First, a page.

Published online by Cambridge University Press: 28 March 2007
Writing in the Guardian (13 July 2005) of the Royal Shakespeare’s plans for an international line-up of productions as its ‘Complete Works’ series in 2006, Gary Taylor resists any automatic rejoicing at Shakespeare’s geographical reach, observing mordantly that ‘Oxfam is an international organization, but so is. Whether an internationalist Shakespeare is the benign partner or the corporate exploiter (yes, I recognize the caveats which should be attached to both these characterizations) is an implicit question within and between a number of books on Shakespearian productions within and without the UK/US. The negative connotations of ‘globalization’ have taken over in recent years from the saccharine concept of the ‘global village’: can a worldwide Shakespeare be exonerated from those familiar but necessary charges of cultural imperialism? How far has performed Shakespeare around the globe been, as the marketers would put it, indigenized – and how far is an international McShakespeare merely a global theatrical franchise?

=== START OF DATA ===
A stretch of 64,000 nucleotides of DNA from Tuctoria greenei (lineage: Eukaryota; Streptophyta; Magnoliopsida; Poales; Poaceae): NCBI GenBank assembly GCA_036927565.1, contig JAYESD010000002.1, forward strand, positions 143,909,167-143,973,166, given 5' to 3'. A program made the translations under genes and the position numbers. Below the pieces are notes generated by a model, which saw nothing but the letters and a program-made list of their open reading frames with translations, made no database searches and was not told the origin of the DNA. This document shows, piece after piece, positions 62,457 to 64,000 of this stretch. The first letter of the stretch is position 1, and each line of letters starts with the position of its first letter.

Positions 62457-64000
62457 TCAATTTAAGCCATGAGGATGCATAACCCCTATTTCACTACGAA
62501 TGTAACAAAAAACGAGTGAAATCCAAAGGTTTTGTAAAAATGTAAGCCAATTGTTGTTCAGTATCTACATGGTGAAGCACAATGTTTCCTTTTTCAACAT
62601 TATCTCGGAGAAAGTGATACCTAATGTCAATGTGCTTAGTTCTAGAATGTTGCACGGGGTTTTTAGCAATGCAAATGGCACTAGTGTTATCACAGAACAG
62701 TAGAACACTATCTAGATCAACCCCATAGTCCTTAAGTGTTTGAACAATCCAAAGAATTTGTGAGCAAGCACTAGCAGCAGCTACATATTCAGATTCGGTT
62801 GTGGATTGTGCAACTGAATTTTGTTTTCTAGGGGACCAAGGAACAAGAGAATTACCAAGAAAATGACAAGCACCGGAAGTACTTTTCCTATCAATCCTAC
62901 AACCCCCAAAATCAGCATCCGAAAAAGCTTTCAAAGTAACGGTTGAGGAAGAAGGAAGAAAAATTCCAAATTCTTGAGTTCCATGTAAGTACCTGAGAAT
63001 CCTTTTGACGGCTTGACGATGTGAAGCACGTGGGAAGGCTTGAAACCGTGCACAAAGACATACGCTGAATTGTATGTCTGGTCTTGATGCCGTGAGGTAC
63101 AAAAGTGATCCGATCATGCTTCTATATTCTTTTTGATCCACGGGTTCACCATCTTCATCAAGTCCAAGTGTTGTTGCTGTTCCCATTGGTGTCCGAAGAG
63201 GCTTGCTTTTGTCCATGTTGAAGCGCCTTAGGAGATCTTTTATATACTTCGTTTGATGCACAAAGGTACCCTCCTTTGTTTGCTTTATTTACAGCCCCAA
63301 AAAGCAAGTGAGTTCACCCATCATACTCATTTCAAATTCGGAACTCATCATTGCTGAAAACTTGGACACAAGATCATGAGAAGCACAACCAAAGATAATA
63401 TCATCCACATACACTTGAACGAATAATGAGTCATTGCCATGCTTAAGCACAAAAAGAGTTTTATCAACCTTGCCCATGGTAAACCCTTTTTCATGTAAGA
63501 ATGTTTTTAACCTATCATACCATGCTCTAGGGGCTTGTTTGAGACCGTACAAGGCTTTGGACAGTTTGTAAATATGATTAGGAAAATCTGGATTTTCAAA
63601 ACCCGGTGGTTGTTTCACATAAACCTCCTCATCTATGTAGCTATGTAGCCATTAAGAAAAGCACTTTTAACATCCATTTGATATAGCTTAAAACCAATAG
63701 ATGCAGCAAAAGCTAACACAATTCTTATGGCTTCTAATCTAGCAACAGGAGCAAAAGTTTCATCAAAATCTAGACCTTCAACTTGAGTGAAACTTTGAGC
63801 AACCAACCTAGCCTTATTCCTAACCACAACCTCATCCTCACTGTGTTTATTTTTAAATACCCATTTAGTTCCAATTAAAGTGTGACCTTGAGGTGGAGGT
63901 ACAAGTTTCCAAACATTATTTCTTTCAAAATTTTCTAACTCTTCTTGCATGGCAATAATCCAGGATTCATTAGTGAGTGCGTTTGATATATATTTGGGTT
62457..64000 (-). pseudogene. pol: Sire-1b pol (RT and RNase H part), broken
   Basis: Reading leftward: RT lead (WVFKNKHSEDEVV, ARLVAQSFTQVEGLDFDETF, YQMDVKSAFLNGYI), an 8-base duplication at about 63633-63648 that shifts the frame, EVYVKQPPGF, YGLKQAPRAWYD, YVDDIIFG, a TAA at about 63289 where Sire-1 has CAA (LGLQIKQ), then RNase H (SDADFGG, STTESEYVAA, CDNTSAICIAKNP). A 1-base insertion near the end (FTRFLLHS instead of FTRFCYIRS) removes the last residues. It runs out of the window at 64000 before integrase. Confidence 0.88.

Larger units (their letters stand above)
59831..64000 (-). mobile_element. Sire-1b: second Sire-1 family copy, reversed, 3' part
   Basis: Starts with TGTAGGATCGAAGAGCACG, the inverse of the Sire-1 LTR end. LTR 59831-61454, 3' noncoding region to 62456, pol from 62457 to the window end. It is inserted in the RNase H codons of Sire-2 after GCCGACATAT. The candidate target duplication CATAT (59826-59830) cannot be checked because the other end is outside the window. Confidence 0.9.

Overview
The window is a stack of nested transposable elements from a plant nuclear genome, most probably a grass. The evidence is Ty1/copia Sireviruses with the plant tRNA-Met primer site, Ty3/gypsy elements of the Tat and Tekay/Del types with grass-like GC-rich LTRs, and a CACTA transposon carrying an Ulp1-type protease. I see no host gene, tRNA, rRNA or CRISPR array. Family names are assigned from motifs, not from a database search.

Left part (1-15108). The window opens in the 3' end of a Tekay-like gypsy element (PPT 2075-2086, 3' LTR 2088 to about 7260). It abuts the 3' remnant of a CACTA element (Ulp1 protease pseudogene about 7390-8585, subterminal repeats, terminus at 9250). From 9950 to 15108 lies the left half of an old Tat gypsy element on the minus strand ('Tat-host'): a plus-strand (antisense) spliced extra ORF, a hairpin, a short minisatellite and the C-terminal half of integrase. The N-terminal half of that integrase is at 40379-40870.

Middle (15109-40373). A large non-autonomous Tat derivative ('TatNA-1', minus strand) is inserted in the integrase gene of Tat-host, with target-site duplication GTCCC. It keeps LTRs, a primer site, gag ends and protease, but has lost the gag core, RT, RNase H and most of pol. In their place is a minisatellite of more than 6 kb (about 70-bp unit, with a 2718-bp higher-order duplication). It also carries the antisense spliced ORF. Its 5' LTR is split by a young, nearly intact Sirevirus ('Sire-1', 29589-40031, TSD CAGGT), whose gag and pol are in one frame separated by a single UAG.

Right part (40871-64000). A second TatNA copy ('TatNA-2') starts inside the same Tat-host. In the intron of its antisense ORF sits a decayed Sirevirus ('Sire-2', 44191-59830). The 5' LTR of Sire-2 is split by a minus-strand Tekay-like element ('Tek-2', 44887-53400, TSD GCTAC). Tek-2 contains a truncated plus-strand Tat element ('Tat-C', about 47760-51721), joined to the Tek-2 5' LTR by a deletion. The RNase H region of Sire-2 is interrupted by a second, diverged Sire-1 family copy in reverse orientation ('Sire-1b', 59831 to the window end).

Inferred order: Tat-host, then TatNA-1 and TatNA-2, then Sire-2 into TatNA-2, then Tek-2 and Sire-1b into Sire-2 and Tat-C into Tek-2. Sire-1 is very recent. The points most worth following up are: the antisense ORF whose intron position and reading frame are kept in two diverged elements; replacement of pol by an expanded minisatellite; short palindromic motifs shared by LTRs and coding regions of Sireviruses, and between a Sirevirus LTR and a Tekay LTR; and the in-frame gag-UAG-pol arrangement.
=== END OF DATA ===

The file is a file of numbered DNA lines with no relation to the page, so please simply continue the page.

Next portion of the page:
Sonia Massai’s collection World-Wide Shakespeares: Local Appropriations in Film and Performance is a timely intervention into this contested discussion. Her important, theoretically acute introduction begins with the subheading ‘local Shakespeares in a global context’, sounding like – and self-conscious about being – the tagline for a multi-national proud of its hegemonic ability superficially to adapt itself to a particular culture. Massai works intelligently with the problematic of interculturalism via Pierre Bourdieu’s notion of the ‘cultural field’, which substitutes for the author ‘the sum of critical and creative responses to his work’. Contributors to the volume assess a number of interactions between Shakespeare and local cultures – although largely from the institutional distance of European/American universities, and it begins firmly in the United States. Suzanne Gossett describes the audience’s movement, directed by Gower, between seven small stages for the Washington Shakespeare Company’s production of Pericles in 1998 as a programme note guides them through a historical journey of 1960s American idealism to 1990s disillusionment.